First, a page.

In essence, the system compares dirty sensory patterns to the expected perfection (i.e., the sequences of clean patterns in memory) and the most perfect match is the winner. Result: simple, clean and accurate recognition even in a noisy environment. Bonus: no math required.
What this all means is that a perceptual system must learn as many perfect sequences as it can. But that is not very hard because a pattern has only one successor and one predecessor at any given time. What is a little bit more complicated is to organize the sequences in memory so as to form a hierarchical structure, a tree of knowledge. Each branch of the tree is a specific sequence, a sequence of sequences or a group of sequences and represents a single object or concept. But that's a different story.

Rebel Speech Update

I plan to release a demo of the Rebel speech recognition engine (pdf) as soon as I can get some free time. The demo will support some of the arguments and claims I have made in this article and elsewhere. Let me conclude by saying that, as much as I would like to, I can't take credit for this stuff. You see, I consult an oracle. The oracle speaks in riddles and metaphors and says many mysterious things. I just interpret them the best I can. I make many mistakes along the way but my understanding is growing all the time. Here are a few excerpts that should give you an idea of what I'm talking about:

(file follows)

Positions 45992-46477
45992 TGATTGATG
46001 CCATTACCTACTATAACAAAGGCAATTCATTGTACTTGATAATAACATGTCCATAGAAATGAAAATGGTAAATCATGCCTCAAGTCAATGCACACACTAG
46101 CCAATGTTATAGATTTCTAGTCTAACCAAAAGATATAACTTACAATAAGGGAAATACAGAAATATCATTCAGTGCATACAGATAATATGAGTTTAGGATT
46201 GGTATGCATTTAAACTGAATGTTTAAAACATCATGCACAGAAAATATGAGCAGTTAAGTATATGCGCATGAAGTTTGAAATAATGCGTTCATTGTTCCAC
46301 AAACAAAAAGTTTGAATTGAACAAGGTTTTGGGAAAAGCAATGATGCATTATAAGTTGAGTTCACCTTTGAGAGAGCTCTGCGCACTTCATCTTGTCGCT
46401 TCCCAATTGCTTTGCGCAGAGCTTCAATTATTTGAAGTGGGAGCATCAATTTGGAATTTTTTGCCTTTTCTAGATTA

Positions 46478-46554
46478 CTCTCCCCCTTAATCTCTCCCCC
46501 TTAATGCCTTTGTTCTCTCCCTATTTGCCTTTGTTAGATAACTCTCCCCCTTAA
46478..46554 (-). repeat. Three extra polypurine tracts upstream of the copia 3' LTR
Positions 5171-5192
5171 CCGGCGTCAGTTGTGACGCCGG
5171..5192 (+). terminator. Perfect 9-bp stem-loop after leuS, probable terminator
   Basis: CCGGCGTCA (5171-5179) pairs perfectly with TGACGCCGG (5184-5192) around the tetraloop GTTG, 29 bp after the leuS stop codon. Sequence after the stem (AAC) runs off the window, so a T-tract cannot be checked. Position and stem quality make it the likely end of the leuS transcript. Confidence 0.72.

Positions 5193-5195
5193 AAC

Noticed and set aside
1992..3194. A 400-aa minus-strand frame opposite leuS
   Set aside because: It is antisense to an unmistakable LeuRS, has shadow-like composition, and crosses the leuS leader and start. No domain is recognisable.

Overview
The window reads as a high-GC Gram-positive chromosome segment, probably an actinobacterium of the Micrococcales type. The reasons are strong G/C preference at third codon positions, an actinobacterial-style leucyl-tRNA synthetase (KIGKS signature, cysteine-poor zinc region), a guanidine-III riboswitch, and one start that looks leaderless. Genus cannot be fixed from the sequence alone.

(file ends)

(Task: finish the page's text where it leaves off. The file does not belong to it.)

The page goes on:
• Wake up and strengthen the things that remain, that are about to die, for I have not found your works perfect before God.
  • There are a few, even in Sardis, who have not soiled their clothes; they shall walk with me in white, for they are worthy.
  • And I will bring forth my servant the Branch; and in one day I will remove the iniquity of the land.
Yep, I'm still crazy after all these years. If any of this bothers you, please ignore my blog as it is not meant for you. I only write for kindred spirits, sorry. Some of you may be asking yourselves, why does he mention any of this? The answer is that I just want to piss off some people, that's all. They know who they are. The rest of you, stay tuned.

See Also:

Speech Recognition Theory
The Second Great AI Red Herring Chase
Secrets of the Holy Grail


Unknown said...

I can relate to your words here entirely...
"what I really want is a quiet life in a hidden corner of the world. I'd be happy tending a garden in a rain forest somewhere. At the same time, this business has grabbed a powerful hold of my being and it won't let go. It feels almost like a curse."

I would like to hear more about your correlations between the Bible and the way things REALLY work. I suddenly became possessed with fascination about magnetism and electricity after I read the Bible a couple years ago and I'd like to hear other peoples ideas.

I actually found your articles while researching Leedskalnins 30-ton arch and "Latvian stars".

Bill said...

This article from today's news suggests that the human brain's workings are consistent with your model of perception as prediction: